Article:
The time has come
Reparations movement gains momentum
The following article has been republished. It originally appeared in Trinidad Express and was written by Joe Readle on July 31, 2023.
TIME Magazine’s current front page declaration, “Slavery Reparations are coming”, has consciously foregrounded the epicentre roles of Barbados, The University of the West Indies and its Vice-Chancellor, Prof Sir Hilary Beckles, who is internationally recognised as the global iconic face of the movement.
The recent coverage bears witness that the world is on the cusp of a major structural transition driven by reparatory justice, an inspired development jointly effected by the Caribbean’s only indigenous, world-ranked university and its Caricom partners.
The UWI, wholly owning its mission as an activist university, celebrates the activism that has placed it at the pinnacle of the global reparations movement, seeking justice and driving a new development paradigm for the region. Concretising the university’s role at the epicentre of this growing global movement, Vice-Chancellor Prof Sir Hilary Beckles, whose research features in the TIME’s article, says, “The UWI continues to be at the forefront of justice conversations, including the battle for reparations to be made to peoples of the Caribbean. These are owed by colonial powers, as compensation for their historical crimes of native genocide and African enslavement, through which these powers have amassed great wealth, and from which they still profit.”
In July 2013 Caribbean leaders at the 34th Caricom Summit agreed to pursue reparations from Britain, based on representation made by Prof Sir Hilary Beckles. Two months later, at its first Reparations summit in September 2013, Caricom identified Sir Hilary to lead its Caricom Reparations Commission (CRC) as chairman. Under his leadership, the CRC has taken the reparations discourse across the globe — to the British House of Lords and the US Congress, and to universities in Europe, North America and Africa, to name a few.
The UWI, under Vice-Chancellor Beckles, established a Centre for Reparations Research (CRR) based on a mandate of the 34th meeting of the Caricom Heads of Government. The CRR, with Prof Verene Shepherd at the helm, leads the implementation of Caricom’s Reparatory Justice Programme – promoting research on the legacies of enslavement, colonialism and native genocide in the Caribbean; working with national and regional reparation commissions and committees to promote education on these legacies and the need for justice and repair; and promoting advocacy for reparatory and social justice by publishing reparatory-justice focused research, building a capacity to provide consultancies to Caricom and other relevant institutions, raising public awareness through media, and supporting activism around the Reparatory Justice Programme.
As The UWI marks its 75th anniversary, Vice-Chancellor Beckles notes that it was started as a reparatory justice institution to address the harmful public health legacy of slavery. He distinguishes that The UWI has participated fully in the reparatory justice movement because of its ethical responsibility.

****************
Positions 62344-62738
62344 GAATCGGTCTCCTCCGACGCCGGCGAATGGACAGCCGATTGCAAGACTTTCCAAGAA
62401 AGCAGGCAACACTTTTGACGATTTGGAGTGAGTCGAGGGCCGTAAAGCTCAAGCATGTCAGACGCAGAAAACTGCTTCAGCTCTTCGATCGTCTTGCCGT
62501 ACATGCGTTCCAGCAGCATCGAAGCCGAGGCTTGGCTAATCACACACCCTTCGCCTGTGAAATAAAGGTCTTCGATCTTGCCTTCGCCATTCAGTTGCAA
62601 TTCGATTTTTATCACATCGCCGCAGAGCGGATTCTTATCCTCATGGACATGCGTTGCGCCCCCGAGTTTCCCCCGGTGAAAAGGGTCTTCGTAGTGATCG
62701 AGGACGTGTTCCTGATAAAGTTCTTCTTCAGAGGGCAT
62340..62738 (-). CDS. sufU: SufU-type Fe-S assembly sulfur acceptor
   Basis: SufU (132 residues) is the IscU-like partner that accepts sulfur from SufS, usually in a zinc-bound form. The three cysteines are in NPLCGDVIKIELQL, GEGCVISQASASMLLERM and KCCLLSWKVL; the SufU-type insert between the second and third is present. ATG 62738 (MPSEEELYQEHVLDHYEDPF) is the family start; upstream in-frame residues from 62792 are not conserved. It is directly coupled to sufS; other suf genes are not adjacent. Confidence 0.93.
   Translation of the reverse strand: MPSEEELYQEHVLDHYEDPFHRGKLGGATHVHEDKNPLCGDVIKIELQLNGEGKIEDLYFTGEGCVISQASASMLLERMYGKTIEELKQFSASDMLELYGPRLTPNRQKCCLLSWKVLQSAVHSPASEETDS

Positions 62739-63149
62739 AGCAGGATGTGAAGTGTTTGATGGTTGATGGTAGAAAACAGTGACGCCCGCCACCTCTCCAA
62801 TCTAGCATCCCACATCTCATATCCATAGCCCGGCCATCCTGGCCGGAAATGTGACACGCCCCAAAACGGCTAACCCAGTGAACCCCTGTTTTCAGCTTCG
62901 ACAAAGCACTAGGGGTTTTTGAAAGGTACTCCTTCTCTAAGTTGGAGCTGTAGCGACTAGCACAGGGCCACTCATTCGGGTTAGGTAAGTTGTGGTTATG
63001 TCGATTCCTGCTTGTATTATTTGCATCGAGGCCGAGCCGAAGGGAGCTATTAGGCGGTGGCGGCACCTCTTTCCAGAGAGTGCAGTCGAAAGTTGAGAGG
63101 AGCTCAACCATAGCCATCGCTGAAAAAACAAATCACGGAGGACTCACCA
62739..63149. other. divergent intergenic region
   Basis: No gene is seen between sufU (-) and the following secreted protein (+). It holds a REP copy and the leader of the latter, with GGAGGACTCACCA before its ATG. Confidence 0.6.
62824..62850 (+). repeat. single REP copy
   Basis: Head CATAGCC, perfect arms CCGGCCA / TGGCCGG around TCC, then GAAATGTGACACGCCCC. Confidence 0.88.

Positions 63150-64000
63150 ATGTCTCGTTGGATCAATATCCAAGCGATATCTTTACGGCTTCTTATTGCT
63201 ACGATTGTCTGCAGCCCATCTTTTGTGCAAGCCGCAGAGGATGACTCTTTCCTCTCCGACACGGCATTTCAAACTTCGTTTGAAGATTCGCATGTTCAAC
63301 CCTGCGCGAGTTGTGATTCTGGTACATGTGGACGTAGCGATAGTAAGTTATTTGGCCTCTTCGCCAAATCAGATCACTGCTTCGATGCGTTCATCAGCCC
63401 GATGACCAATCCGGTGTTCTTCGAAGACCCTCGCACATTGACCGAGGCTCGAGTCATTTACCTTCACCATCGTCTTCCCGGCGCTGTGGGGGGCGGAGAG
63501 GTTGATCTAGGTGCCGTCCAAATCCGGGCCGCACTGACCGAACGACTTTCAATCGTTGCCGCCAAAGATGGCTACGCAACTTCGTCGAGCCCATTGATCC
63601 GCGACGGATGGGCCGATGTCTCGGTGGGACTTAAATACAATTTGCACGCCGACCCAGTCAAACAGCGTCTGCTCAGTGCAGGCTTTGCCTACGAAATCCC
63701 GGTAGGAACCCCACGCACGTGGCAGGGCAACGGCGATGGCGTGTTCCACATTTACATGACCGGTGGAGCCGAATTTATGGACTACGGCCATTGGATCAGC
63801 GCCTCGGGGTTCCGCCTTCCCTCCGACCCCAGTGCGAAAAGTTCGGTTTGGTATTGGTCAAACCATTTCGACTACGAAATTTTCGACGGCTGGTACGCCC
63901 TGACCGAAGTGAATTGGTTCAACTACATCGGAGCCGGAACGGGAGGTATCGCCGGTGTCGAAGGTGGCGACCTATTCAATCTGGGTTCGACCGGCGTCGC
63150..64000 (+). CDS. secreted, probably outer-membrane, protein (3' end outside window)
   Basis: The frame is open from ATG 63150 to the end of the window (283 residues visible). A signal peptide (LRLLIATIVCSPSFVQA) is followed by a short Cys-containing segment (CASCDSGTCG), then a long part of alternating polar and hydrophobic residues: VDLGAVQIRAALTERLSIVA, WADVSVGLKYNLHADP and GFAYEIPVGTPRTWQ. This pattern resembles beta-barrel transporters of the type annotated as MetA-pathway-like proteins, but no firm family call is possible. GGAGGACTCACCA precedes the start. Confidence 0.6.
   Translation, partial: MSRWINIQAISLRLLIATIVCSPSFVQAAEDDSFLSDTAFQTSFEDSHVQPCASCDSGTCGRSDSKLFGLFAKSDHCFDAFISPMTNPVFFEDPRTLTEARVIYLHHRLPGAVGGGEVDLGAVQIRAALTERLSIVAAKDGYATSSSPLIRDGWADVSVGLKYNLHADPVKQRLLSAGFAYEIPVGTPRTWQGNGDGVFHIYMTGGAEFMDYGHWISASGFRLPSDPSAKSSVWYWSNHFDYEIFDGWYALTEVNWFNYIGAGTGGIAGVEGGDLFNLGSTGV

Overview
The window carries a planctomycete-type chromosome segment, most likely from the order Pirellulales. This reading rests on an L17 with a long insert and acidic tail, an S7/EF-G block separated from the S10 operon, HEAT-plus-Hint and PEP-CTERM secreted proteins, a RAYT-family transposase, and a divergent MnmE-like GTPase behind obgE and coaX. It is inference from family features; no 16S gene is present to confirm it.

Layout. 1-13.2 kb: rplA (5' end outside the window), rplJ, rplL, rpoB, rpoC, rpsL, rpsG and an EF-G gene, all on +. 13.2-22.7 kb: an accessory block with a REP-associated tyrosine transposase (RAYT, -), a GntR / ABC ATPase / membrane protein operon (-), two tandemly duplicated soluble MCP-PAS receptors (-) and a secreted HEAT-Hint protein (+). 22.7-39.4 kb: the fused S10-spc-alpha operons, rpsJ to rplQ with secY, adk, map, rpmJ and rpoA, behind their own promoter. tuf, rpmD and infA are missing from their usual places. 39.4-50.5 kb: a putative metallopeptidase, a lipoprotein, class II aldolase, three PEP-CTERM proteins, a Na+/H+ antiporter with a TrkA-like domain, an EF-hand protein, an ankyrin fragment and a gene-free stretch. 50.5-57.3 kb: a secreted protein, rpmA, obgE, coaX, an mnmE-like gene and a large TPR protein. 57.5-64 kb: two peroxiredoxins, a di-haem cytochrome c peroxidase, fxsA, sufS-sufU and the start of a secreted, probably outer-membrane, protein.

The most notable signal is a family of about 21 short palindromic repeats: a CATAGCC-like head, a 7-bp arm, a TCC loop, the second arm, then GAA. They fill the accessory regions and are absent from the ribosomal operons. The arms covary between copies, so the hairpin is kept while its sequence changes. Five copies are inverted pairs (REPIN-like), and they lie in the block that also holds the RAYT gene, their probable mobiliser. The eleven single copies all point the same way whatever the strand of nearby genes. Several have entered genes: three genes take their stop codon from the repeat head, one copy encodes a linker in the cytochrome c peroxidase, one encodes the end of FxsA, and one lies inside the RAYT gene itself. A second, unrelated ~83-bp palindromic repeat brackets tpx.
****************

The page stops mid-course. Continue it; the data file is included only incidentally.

With social justice as part of its core, The UWI, in 2019, ushered in the first-ever Caribbean Reparatory Justice initiative in partnership with University of Glasgow (UoG) in Scotland to create the Glasgow-Caribbean Centre for Development Research, built upon a negotiated 20-year commitment of a £20 million investment as part of an inaugural global reparations development framework.
This September, as an extension of that relationship, The UWI and UoG prepare to launch a joint MA/MSc in Reparatory Justice with a specific focus on the Caribbean and the slavery reparations movement.
The UWI has also been at the front and centre of two landmark individual family apologies and reparatory initiatives. The first from Bridget Freeman, whose family married into the Barbados slave-owning class, was a contribution of US$500,000 to the university’s development fund—through its 2021 Global Giving campaign, earmarking her gift as part of reparations that should be paid by those who benefited from the crime against humanity. In February 2023, British-American BBC anchor/correspondent Laura Trevelyan delivered an apology, signed by 104 members her family and the descendants of the part-owners of six slave-owning plantations in Grenada. Laura Trevelyan’s personal contribution of £100,000 was pledged to establish an education fund for The UWI Open Campus.
From July 24 to 29, The UWI, in collaboration with partner agencies – African Union-Economic Social and Cultural Council (AU-ECOSOCC), Caricom, Africa Judges And Jurist Forum (AJJF), Open Society Foundations and the Government of Barbados – co-hosted a high-level study tour which brings together ambassadors and representatives from selected member states of the African Union, Pan-African academics, advocates, practitioners and campaigners in Africa, who have worked on or are working on issues related to reparations, healing and Pan-Africanism to draw lessons and learnings from their Caribbean counterparts on how to develop a unified front on reparations for historical crimes. It underscores the strategic relevance for Africa to serve as a leading voice for reparations by coalescing with ally nations in the Caribbean community.
As the global reparatory justice movement gains momentum, The UWI affirms its commitment to greater advocacy and consciousness-raising.